• B65DCONTAINERS FOR STORAGE OR TRANSPORT OF ARTICLES OR MATERIALS, e.g. BAGS, BARRELS, BOTTLES, BOXES, CANS, CARTONS, CRATES, DRUMS, JARS, TANKS, HOPPERS, FORWARDING CONTAINERS; ACCESSORIES, CLOSURES, OR FITTINGS THEREFOR; PACKAGING ELEMENTS; PACKAGES
    • B65D55/00Accessories for container closures not otherwise provided for
    • B65D55/02Locking devices; Means for discouraging or indicating unauthorised opening or removal of closure
    • B65D55/024Closures in which a part has to be ruptured to gain access to the contents
    • AHUMAN NECESSITIES
    • A47FURNITURE; DOMESTIC ARTICLES OR APPLIANCES; COFFEE MILLS; SPICE MILLS; SUCTION CLEANERS IN GENERAL
    • A47KSANITARY EQUIPMENT NOT OTHERWISE PROVIDED FOR; TOILET ACCESSORIES
    • A47K5/00Holders or dispensers for soap, toothpaste, or the like
    • A47K5/06Dispensers for soap
    • A47K5/12Dispensers for soap for liquid or pasty soap
    • A47K5/1217Electrical control means for the dispensing mechanism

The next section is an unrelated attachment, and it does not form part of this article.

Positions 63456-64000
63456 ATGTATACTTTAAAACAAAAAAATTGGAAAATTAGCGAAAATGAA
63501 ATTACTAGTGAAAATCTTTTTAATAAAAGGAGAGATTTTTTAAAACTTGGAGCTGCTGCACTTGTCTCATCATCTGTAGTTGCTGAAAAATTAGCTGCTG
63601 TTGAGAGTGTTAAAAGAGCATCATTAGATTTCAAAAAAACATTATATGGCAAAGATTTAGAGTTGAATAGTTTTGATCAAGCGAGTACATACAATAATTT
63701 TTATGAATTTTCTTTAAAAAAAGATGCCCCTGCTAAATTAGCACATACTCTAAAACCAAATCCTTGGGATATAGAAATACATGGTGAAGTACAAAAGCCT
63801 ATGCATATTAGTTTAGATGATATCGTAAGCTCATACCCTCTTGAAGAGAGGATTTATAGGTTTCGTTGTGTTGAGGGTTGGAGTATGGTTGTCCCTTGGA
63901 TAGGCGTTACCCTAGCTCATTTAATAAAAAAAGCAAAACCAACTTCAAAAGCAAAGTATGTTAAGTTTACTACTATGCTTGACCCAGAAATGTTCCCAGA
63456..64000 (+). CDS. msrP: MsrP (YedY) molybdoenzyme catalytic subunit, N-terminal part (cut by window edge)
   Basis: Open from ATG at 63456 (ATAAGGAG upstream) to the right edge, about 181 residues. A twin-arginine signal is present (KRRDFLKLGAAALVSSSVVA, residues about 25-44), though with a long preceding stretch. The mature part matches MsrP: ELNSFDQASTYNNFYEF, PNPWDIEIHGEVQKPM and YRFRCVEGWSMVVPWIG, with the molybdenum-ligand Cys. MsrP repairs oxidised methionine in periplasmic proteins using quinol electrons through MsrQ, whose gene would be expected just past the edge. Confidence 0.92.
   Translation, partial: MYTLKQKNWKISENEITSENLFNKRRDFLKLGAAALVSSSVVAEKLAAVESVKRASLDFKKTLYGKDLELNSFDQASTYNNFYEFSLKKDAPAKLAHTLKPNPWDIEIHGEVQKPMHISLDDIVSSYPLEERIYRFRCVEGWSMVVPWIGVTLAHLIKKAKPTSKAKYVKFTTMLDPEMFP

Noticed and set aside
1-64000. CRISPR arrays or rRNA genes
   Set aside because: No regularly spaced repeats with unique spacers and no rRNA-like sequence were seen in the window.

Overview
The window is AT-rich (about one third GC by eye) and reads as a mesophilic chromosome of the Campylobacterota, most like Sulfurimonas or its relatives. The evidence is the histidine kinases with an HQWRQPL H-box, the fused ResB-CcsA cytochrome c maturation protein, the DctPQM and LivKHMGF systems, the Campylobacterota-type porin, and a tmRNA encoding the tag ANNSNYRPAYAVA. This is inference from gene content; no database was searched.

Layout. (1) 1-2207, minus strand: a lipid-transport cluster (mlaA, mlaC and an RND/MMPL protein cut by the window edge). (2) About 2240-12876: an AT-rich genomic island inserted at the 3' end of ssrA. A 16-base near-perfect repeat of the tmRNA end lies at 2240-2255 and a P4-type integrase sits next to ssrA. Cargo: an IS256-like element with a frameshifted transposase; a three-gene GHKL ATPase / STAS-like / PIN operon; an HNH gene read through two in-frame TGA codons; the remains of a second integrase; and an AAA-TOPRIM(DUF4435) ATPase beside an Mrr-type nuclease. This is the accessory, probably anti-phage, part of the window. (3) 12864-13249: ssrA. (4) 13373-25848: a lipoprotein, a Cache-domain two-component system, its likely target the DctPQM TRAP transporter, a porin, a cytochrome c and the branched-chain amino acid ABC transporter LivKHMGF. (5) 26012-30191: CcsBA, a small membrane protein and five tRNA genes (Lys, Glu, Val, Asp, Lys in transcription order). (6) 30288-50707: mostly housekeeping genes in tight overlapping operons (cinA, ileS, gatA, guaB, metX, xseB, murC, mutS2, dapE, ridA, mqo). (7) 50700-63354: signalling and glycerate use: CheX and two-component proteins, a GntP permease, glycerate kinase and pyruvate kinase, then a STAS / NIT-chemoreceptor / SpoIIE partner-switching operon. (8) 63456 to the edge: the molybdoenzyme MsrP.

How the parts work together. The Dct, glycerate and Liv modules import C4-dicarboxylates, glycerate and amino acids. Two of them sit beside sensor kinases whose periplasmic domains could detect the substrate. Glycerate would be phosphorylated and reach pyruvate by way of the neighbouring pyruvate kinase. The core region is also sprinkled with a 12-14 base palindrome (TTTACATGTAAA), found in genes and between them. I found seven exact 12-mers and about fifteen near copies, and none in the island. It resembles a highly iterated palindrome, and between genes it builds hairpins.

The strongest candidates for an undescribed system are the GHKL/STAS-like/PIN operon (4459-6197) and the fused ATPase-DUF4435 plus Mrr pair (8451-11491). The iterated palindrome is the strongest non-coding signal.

• BPERFORMING OPERATIONS; TRANSPORTING
    • B65CONVEYING; PACKING; STORING; HANDLING THIN OR FILAMENTARY MATERIAL
    • B65DCONTAINERS FOR STORAGE OR TRANSPORT OF ARTICLES OR MATERIALS, e.g. BAGS, BARRELS, BOTTLES, BOXES, CANS, CARTONS, CRATES, DRUMS, JARS, TANKS, HOPPERS, FORWARDING CONTAINERS; ACCESSORIES, CLOSURES, OR FITTINGS THEREFOR; PACKAGING ELEMENTS; PACKAGES
    • B65D2101/00Tamper-indicating means
    • B65D2101/0023Tearable part of the closure

Abstract

The present invention is directed to a bottle (20) with a tamper-proof cap (21) with an outlet in the cap for dispensing the liquid from the bottle. The bottle is designed, in particular, for use in an inverted configuration, namely with the outlet lowermost in normal use, in a device for dispensing liquid soap or the like.

Description

CROSS-REFERENCE TO RELATED APPLICATIONS

This application is a US National Stage of International Application No. PCT/GB2009/002678, filed 16 Nov. 2009, which claims the benefit of GB 0820984.3, filed 17 Nov. 2008, both herein fully incorporated by reference.

FIELD OF THE INVENTION

The present invention relates to a bottle with a tamper-proof cap.

BACKGROUND OF THE INVENTION

Many tamper-proof caps are known in the art which are designed to demonstrate to a user whether or not a cap has previously been removed. The most common tamper-proof cap is a screw-on lid, the lower lip of which is attached to a collar via a frangible element. The collar is prevented from rotating with the cap so that, when the cap is rotated, the frangible elements break to separate the collar from the lid thereby providing a visual indication that the cap has previously been opened.

BRIEF SUMMARY OF THE INVENTION